Environmental Engineering Reference
In-Depth Information
Electrochemical impendence studies proved that the donor density of TiO 2
was substantially increased after hydrogen treatment (Fig. 3.7d). More
importantly, hydrogenation has been demonstrated to be a general strategy
for increasing donor density of metal oxides. Likewise, enhanced donor
density and improved photocurrent density have been observed in other metal
oxides, including WO 3 and ZnO [24,25].
Visible light absorption of wide bandgap metal oxides can be enhanced
by chemical doping using elements such as nitrogen and carbon [8, 21, 43].
For example, Park et al. reported carbon-doped, vertically aligned TiO 2
nanotube arrays for PEC water splitting by annealing TiO 2 nanotube in the
mixed gas of CO and CO 2 [43]. The carbon-doped TiO 2 showed substantially
increased photocurrent density under visible light illumination (>420  nm)
than pristine TiO 2 nanotubes. Similarly, Hoang et al. reported nitrogen-doped
TiO 2 nanowire arrays for PEC water splitting under visible light [8]. A sub-
stantial amount of nitrogen (up to 1.08 atomic %) can be incorporated into
the TiO 2 lattice via nitridation in ammonia gas low at a relative low tem-
perature. After nitrogen doping, the white-colored pristine TiO 2 became
yellow. The absorption spectrum confirmed visible light absorption of TiO 2 .
IPCE analysis shows that nitrogen-doped TiO 2 exhibits visible light photo-
activity up to 500 nm. Hoang et al. also combined hydrogen treatment and
nitrogen doping of TiO 2 nanowire arrays and found a synergistic effect
between oxygen vacancies and nitrogen dopant in the PEC performance [21].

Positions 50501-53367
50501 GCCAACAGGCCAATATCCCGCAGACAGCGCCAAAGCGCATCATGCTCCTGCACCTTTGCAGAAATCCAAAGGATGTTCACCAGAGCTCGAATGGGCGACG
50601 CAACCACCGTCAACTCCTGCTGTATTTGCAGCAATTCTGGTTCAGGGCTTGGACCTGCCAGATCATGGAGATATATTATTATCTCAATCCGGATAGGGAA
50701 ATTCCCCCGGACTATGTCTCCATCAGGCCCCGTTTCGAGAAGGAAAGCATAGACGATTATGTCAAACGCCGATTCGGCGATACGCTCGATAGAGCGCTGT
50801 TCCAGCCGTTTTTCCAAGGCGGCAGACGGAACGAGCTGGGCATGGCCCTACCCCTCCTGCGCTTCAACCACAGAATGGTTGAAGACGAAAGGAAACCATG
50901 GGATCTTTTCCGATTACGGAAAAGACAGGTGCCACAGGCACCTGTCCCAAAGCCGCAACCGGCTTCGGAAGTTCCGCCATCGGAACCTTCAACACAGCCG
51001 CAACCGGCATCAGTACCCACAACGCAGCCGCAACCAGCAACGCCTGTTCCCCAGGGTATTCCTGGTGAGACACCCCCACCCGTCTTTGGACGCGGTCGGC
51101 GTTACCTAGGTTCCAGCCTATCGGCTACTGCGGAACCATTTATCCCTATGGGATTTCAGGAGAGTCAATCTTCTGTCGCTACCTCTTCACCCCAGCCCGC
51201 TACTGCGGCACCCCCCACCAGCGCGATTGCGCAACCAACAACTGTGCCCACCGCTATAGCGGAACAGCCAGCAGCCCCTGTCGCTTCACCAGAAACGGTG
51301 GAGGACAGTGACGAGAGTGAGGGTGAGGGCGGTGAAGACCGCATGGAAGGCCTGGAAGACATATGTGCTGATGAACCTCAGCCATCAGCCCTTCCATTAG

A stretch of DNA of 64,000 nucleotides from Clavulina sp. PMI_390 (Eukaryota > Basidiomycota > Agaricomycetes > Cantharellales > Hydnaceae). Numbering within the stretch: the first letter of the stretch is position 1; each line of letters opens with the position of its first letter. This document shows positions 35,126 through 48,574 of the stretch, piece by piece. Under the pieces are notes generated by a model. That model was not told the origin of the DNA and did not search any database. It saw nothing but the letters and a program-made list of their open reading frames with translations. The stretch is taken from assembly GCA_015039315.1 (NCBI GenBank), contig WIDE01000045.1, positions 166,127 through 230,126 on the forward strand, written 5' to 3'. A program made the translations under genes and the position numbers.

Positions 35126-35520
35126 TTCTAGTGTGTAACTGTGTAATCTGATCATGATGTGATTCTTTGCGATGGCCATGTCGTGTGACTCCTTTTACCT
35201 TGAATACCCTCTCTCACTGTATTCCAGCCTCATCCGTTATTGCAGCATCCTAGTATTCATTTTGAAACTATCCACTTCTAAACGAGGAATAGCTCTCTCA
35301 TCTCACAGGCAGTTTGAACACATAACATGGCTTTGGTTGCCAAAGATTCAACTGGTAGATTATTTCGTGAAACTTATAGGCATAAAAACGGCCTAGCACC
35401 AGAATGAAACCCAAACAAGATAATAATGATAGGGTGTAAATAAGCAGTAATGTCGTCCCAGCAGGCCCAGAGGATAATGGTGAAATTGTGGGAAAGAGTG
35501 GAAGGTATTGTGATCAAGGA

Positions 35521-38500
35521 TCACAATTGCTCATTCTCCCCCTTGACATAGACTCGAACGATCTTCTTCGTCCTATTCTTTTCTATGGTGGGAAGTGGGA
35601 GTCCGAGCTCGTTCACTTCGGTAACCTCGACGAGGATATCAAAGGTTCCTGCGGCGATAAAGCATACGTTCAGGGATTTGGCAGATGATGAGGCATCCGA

The hydrogen-treated and nitrogen-doped TiO 2 showed the best performance
with visible light photoactivity, compared with TiO 2 samples treated with
hydrogen and nitrogen alone.
As mentioned earlier, hematite ( α -Fe 2 O 3 ) exhibits poor PEC performance
for water splitting, due to its poor electrical conductivity and short charge
diffusion length. Element doping using elements such as Si [44], Ti [41], and
Sn [45] have been explored to increase the donor density and electrical con-
ductivity of hematite. Recently, Ling et al. found that hematite can be acti-
vated via the incorporation of oxygen vacancies, which function as shallow
donors in hematite [46]. The formation of oxygen vacancy was achieved by
annealing β -FeOOH nanowire arrays in an oxygen-deficient condition
(mixture of nitrogen and air), whereas Fe 3+ can be reduced to Fe 2+ . X-ray
photoelectron spectroscopy (XPS) Fe2p confirmed the existence of Fe 2+ in
the hematite after the treatment (Fig. 3.8a). Electrochemical impedance
studies supported the electrical conductivity and donor density being signifi-
cantly enhanced, which was attributed to the incorporation of oxygen vacan-
cies (Fig. 3.8b). As a result, the photocurrent density of hematite was
increased by orders of magnitude to more than 3 mA cm −2 at 1.4 V versus
NHE. The substantial enhancement was believed to be due to the improved
Search WWH ::

Custom Search